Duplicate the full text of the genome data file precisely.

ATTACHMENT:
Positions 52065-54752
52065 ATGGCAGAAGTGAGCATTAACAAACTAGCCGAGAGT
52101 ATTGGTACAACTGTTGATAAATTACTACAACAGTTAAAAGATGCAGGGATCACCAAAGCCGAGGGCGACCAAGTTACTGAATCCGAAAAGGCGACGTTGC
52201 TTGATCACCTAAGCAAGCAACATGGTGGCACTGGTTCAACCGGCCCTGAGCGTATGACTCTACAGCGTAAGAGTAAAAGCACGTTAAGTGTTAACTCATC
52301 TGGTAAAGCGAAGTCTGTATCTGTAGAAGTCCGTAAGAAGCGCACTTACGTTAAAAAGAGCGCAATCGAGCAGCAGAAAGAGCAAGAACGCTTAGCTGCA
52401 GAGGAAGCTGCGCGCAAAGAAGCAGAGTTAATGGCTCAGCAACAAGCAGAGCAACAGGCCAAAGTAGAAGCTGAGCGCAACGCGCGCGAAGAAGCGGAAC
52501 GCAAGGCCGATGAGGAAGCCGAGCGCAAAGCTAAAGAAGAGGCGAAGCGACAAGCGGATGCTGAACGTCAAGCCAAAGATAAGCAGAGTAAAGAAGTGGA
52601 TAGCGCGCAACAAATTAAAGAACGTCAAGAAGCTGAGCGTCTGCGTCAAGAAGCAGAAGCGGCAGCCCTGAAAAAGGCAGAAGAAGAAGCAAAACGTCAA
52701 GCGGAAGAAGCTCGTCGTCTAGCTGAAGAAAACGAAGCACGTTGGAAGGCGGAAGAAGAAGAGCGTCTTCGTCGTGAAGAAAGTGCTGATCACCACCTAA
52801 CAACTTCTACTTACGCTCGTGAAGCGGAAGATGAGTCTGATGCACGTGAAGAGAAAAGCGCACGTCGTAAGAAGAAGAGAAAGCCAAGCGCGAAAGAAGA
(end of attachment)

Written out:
Positions 52065-54752
52065 ATGGCAGAAGTGAGCATTAACAAACTAGCCGAGAGT
52101 ATTGGTACAACTGTTGATAAATTACTACAACAGTTAAAAGATGCAGGGATCACCAAAGCCGAGGGCGACCAAGTTACTGAATCCGAAAAGGCGACGTTGC
52201 TTGATCACCTAAGCAAGCAACATGGTGGCACTGGTTCAACCGGCCCTGAGCGTATGACTCTACAGCGTAAGAGTAAAAGCACGTTAAGTGTTAACTCATC
52301 TGGTAAAGCGAAGTCTGTATCTGTAGAAGTCCGTAAGAAGCGCACTTACGTTAAAAAGAGCGCAATCGAGCAGCAGAAAGAGCAAGAACGCTTAGCTGCA
52401 GAGGAAGCTGCGCGCAAAGAAGCAGAGTTAATGGCTCAGCAACAAGCAGAGCAACAGGCCAAAGTAGAAGCTGAGCGCAACGCGCGCGAAGAAGCGGAAC
52501 GCAAGGCCGATGAGGAAGCCGAGCGCAAAGCTAAAGAAGAGGCGAAGCGACAAGCGGATGCTGAACGTCAAGCCAAAGATAAGCAGAGTAAAGAAGTGGA
52601 TAGCGCGCAACAAATTAAAGAACGTCAAGAAGCTGAGCGTCTGCGTCAAGAAGCAGAAGCGGCAGCCCTGAAAAAGGCAGAAGAAGAAGCAAAACGTCAA
52701 GCGGAAGAAGCTCGTCGTCTAGCTGAAGAAAACGAAGCACGTTGGAAGGCGGAAGAAGAAGAGCGTCTTCGTCGTGAAGAAAGTGCTGATCACCACCTAA
52801 CAACTTCTACTTACGCTCGTGAAGCGGAAGATGAGTCTGATGCACGTGAAGAGAAAAGCGCACGTCGTAAGAAGAAGAGAAAGCCAAGCGCGAAAGAAGA